Courtney. August 8, 2010 @ 15:38
( This is about Chiang Mai and in the Chiang Mai folder too, but I put it in Vientiene as well because its the second part of my bus ride adventure)
We are now on a bus coming back from the Buddha Park, which was totally worth the bus ride I b****ed about 3 hours ago.
Chiang Mai, Thailand, however, was a few weeks ago now, but I write a blog about every city and that's where I left off when I got side tracked by Vang Vieng.
I don't remember as much as I would have if I had written earlier but there are a few things that are still fresh in my mind.
First, Chiang Mai is in Northern Thailand, away from the craziness and the party islands. It is the jungle. It's isolated, and it's beautiful. The entire town shuts down at 10 PM so it was the perfect place to detox after 3 weeks of toxic indulgence in Paradise.
From the moment we stepped off the plane in Bangkok - our first moment in this part of the world - what we heard was "Where are you come from? Where you go?" Those are tuk tuk drivers soliciting you. But when we got to Chiang Mai we found 2 new ones.
#1) There is a Thai word that sounds EXACTLY like 'Kaberly.' We asked and asked and asked (locals, Thais, God), and still have not figured out what that word is or what it means, but it drove us mad thinking that someone was yelling at us every 10 seconds.Although half the time it really was someone yelling for us that we had met on another island or in another city.
#2) The other phrase that we heard 500,000 times was "same same but different." Anyone who has been in Southeast Asia knows exactly what I'm talking about and can skip this part.But if you haven't been here yet I think I can explain it more with a couple of examples.
If I am at a Thai restaurant and I order Pad Thai, I ask, "Is there meat in it? Because I do not eat meat. VEGETABLE only please." The Thai person would probably nod his or her head yes and say "same same but different." When the Pad Thai would come it would likely have a chicken foot or fried puppy in it. That would be the 'same same' as what I had ordered, 'but different.'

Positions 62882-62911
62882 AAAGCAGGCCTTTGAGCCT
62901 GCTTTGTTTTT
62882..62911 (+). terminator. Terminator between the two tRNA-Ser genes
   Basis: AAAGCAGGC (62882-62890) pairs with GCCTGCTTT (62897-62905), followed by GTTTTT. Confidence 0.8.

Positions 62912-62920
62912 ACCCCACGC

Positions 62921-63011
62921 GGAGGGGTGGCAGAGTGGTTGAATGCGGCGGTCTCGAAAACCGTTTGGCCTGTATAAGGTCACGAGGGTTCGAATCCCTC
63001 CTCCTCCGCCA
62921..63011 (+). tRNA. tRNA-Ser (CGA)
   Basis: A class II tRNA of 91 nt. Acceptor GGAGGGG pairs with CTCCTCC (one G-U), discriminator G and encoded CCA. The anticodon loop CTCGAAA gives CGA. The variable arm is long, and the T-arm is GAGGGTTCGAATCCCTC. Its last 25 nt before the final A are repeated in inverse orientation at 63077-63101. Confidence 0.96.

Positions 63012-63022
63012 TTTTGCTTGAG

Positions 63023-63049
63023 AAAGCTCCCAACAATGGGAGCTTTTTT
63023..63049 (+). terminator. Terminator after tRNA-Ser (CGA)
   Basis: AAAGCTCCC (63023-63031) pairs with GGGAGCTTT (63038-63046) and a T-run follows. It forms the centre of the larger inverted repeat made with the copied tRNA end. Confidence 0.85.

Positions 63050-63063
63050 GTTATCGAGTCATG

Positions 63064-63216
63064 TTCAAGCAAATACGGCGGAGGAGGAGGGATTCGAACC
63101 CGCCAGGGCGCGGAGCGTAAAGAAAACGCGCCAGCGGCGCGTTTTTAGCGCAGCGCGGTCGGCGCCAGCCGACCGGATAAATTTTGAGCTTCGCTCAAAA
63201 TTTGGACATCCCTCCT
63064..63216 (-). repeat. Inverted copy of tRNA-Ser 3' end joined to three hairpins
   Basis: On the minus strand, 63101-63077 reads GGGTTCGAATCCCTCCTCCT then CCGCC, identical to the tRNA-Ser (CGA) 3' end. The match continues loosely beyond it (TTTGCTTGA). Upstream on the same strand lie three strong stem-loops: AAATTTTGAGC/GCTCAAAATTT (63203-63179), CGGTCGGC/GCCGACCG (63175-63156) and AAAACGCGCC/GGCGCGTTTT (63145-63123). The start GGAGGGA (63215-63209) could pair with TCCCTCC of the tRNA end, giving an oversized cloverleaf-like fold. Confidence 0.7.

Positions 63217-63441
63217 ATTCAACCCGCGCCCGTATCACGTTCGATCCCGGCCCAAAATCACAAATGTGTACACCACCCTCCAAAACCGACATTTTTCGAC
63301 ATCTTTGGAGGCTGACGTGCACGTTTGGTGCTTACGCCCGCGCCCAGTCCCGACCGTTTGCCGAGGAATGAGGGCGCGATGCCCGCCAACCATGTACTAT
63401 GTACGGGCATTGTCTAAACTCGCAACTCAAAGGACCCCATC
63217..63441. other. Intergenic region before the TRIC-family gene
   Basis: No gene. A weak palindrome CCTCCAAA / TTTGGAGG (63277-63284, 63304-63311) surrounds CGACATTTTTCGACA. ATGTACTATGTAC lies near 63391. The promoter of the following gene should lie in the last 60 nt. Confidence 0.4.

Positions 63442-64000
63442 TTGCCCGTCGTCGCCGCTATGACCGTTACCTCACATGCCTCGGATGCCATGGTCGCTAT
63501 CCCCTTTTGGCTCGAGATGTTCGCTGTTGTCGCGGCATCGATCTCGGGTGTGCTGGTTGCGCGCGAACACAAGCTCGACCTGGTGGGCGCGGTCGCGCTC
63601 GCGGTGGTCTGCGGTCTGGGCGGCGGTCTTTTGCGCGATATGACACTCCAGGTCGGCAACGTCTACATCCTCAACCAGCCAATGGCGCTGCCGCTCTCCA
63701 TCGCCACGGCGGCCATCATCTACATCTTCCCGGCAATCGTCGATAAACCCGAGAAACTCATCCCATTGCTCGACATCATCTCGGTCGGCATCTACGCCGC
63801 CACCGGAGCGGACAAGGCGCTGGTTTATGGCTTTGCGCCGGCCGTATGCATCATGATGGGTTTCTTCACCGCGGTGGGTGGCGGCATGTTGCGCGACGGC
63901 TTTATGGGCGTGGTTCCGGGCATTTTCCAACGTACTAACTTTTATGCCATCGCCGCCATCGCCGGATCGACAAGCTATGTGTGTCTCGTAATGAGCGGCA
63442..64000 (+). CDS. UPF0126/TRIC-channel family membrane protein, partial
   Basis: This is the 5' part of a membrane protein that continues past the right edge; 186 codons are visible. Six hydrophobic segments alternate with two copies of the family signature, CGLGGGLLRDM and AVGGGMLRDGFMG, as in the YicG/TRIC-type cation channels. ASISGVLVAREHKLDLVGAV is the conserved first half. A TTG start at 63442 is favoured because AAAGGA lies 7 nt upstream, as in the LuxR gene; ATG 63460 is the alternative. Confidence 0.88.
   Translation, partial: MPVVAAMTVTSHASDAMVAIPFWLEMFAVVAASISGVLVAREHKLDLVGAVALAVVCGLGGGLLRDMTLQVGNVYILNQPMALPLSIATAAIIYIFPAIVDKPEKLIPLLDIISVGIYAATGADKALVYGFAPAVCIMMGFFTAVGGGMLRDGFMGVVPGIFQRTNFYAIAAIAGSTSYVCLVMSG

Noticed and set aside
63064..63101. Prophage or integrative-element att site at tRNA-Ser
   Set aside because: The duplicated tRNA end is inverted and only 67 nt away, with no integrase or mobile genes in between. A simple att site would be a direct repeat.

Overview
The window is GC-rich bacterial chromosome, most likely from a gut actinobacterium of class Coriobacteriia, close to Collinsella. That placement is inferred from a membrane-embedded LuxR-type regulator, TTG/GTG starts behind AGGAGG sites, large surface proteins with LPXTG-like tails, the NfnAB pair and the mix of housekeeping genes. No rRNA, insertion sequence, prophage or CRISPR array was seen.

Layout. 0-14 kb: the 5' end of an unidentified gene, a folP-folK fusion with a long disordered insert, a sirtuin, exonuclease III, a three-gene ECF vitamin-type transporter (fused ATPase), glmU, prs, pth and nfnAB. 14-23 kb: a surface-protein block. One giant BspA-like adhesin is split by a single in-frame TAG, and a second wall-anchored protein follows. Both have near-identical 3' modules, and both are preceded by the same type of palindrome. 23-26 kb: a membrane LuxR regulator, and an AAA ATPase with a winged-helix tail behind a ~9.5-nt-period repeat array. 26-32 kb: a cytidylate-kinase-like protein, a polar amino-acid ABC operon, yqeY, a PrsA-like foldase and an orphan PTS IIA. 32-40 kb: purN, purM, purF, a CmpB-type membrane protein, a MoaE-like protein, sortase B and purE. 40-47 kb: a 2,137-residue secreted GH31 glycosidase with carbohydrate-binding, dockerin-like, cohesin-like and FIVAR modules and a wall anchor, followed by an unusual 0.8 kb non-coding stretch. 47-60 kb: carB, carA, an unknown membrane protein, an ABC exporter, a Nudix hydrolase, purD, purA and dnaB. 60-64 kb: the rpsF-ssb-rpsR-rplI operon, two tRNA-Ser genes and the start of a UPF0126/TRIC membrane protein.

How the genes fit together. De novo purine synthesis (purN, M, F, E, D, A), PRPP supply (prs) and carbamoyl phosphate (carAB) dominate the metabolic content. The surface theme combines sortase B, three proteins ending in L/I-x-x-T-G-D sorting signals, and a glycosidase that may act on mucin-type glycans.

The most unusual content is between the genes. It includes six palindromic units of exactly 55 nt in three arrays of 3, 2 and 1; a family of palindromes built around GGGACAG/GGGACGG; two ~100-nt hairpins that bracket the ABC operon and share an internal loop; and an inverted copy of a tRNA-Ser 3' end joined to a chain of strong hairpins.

Another example (a real life one) is when we asked the tuk tuk driver to take us to our hotel, which is next to an organic farm, and he took us 20 minutes away from our hotel to a bar called Organic Farm.We wanted to go home to relax, but he took us to the center of the Vang Vieng debauchery, where every single patron is drunk as s*** and there is no possible way to relax.Same NAME but different PLACE - 'same same but different.' I might start a log of same-same-but-differents and list them on this blog at the end of the trip.Some are greatly different and not 'same same' at all which, on this trip, usually makes a great story.
Even better real life example:Kaberly decided to get the word 'loyalty' tattooed in Thai on her side.On more than one occasion when we have shown a southeast Asian local, many of whom speak Thai, they have responded like this: "Oh! Royalty, like King!"I know the Asian accent has trouble differentiating the 'R' sound from the 'L' sound, and the Thai people are LOYAL to their King…. BUT - (as Kaberly will deny) she may or may not have gotten the word 'royalty' tattooed on her rib cage.Same same but different.
Chiang Mai is one of the places in Thailand that is known for its activities, such as jungle hill tribe treks on elephants. We had a short amount of time so we only did a few things.
We went zip lining ('Velium' - same same as Valium, but different - is over the counter here) so yes, I did it, and I was NOT scared this time. In fact, I was hanging upside down taking videos and photos.
We rented ATVs, which, in Chiang Mai, the terrain is much more rugged than it was where we did it in Australia.First of all, we were ATV-ing through rice paddy areas in monsoon season with 4-foot grass, so when you ATV-d through a 3-foot mud puddle you had no warning until your face and clothing was caked in mud, or when your ATV stopped moving and your exhaust pipe looked like it is smoking a massive cigar.